THE PRESSURE COOKER
Customer Service can be a daunting task. Everyone has different personalities, different wants, different needs. With that in mind, the first thing you need to focus on is that initial greeting. First impressions are key. Chances are, they already have an impression of you before they walk in the door:
You’re a minimum wage high school dropout who knows far less than they do. Ergo, you’re beneath them.
Now, this can either manifest itself in an outward display of condescending superiority, or overly kind pity. Either way, they’re thinking you’re not too bright, so we have to flip them on that. Part of success is proving that you know your business.
With that in mind, greet them.
You don’t have to be overly cheery or anything—just greet them like you’d greet anyone. Appear interested, but not eager.
A big problem in customer service is not having that middle ground—either the person is overly engaged to the point where it comes across as fake, or they’re totally blasé about the whole thing, giving an air of total boredom. You want to seem normal; normal means you’re safe; it means you’re trustworthy.
Sounds tough, huh? Feeling the pressure yet?
Basically, you have to be yourself. If yourself isn’t that great, be the person who you’d like to be—be the person who’s cool, calm, collected and engages people with ease.
IT’S NOT YOU—IT’S THEIR MEDULLA OBLONGATA
There will come a time when a customer will get angry. Indignant. Straight up pissed off. Maybe it’s your fault, but those in customer service know that more often than not, it totally isn’t. But that’s irrelevant—they’re yelling at you.
In such a situation, some may be inclined to crumple; some may get mad back at the customer. Neither of these will solve your problem. It is up to you to stand firm while also keeping your wits about you.
Special Note: You are a human being. The customer is NOT always right. They do not get to talk to you as if you are beneath them. Sure, they can think whatever they want, but you do not have to accept or take verbal abuse of any kind.
Oftentimes, customers get angry at things beyond your control. Typically, their issues pertain to things that come down from corporate, like the rules of the rewards program or whatever is happening to them at home. Sometimes, people just show up angry, and there isn’t anything you can really do about it.
Once you can accept that you can’t do anything, and not let their mood affect your demeanor, that’s when you really win. Even if your overall pleasantness doesn’t get them to budge, you win because, you aren’t allowing them to rub off on you. That’s one of the last things you want—letting the customer dictate your actions. One of the most important things of customer services is both knowing and accepting that no matter what, you are the one who is in control. That is your power; you can’t let them rob you of that.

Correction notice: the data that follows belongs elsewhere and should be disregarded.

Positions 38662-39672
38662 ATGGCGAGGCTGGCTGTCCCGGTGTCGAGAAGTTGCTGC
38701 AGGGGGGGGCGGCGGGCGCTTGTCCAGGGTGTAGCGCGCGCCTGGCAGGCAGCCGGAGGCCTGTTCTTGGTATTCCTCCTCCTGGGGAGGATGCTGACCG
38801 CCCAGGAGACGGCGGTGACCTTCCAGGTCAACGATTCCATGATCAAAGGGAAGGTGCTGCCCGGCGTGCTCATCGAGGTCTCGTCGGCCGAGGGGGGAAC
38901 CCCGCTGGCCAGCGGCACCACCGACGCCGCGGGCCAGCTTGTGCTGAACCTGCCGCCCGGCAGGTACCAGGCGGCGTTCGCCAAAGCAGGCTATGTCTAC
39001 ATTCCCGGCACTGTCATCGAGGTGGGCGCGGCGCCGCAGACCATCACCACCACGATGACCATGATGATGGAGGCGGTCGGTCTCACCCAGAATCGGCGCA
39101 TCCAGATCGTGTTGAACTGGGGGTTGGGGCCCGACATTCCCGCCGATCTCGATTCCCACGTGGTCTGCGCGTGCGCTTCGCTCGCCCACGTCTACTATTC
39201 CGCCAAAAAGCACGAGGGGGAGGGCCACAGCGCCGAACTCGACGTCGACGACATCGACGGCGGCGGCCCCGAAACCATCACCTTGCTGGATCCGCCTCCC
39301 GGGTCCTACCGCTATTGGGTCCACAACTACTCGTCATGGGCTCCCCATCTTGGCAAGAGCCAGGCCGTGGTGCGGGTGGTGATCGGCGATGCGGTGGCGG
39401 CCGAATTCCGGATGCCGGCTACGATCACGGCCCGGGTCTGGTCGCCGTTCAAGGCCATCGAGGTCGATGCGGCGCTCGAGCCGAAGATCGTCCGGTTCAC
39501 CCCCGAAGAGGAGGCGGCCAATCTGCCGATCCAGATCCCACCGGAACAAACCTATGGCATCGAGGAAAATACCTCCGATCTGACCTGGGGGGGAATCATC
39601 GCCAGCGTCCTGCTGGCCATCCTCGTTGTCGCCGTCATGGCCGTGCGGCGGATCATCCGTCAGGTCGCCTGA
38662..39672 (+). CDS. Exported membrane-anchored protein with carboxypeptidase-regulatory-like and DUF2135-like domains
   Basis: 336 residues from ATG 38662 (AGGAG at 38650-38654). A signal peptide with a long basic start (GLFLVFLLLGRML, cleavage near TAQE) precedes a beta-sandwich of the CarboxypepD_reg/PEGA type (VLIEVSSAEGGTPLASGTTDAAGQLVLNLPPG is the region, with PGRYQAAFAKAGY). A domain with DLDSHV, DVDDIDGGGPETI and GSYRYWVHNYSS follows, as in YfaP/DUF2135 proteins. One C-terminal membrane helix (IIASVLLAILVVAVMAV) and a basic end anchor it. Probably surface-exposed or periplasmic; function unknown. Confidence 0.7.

I have to encourage you to repeat this to yourself; “It’s not me—it’s them.”
NO SOUP FOR YOU!
After an exchange that has gone south, they’re ready to call for the manager. They want you reprimanded; they want you reported; they want you out.
The first thing your manager is going to ask you, what happened, and what did you do?
Let’s examine your bedside manner. How do you talk to your customers? What do you notice? The answers are: Like I care, and I notice everything.
Once I took my dog to the vet with my ex-wife, and the vet came out, the epitome of clinical, not even glancing at the dog, and just began talking to us. He was supposed to perform a surgery for our dog.
My Ex-Wife: He isn’t touching our dog.
Me: Why not?
My Ex-Wife: Did you see how he ignored our baby? Didn’t pet him, or say his name… No, no he is not coming near him with a scalpel or anything. He is clearly not a dog person.
She was right.
The vet was disinterested, cold, and therefore, not deserving our trust, or our business. The same applies for you.
Now, I’m not saying you have to go and be anyone’s BFF, but you’d be surprised by how far paying attention, and a pleasant smile can get you.
If they have a dog, pet it. If they’re wearing something with a particular logo, talk about it. Any room for common ground, grasp it and don’t let go. This allows the conversation to evolve organically. You don’t need a script or to fake anything—find that common thread between you and the client. We’re all human, right? If you can manage that, I guarantee there will be soup for you.
WE’RE NOT GONNA TAKE IT
Now, let’s say you’ve taken the “pet the dog” approach to the client. You were engaged and invested, took in the details and talked to them in a friendly manner. But boy, that medulla oblongata just won’t let up.
What do you do? What shouldn’t you do?
Do remain calm. Getting worked up does nothing but ruin your blood pressure.
Don’t yell, or raise your voice, as it can be misconstrued and used against you.
Do ask for your manager, as they can bear witness, and be in your court when a customer gets out of line.
Don’t be crass. They will bait you, and call you out of your name. Don’t fall into this trap. Besides, the best insults don’t use profane language at all.
GET THAT DIRT OFF YOUR SHOULDER
Remember: Customer or not, they’re a person; you’re a person. No matter who they are, or what they do, they put their pants one leg at a time just like you do. They eat, they sleep and breathe, just like you do. Titles and status don’t matter; it’s a mental hurdle we put ourselves over because of what society dictates.
That mentality puts a cast on a bone that isn’t broken; it’s just gonna make you experience atrophy.
People are people. Some are nice and some are jerks, but they’re still people. Because they are people, they can be wrong. The customer is not infallible, and they should not be treated as such. And remember, like details, you matter.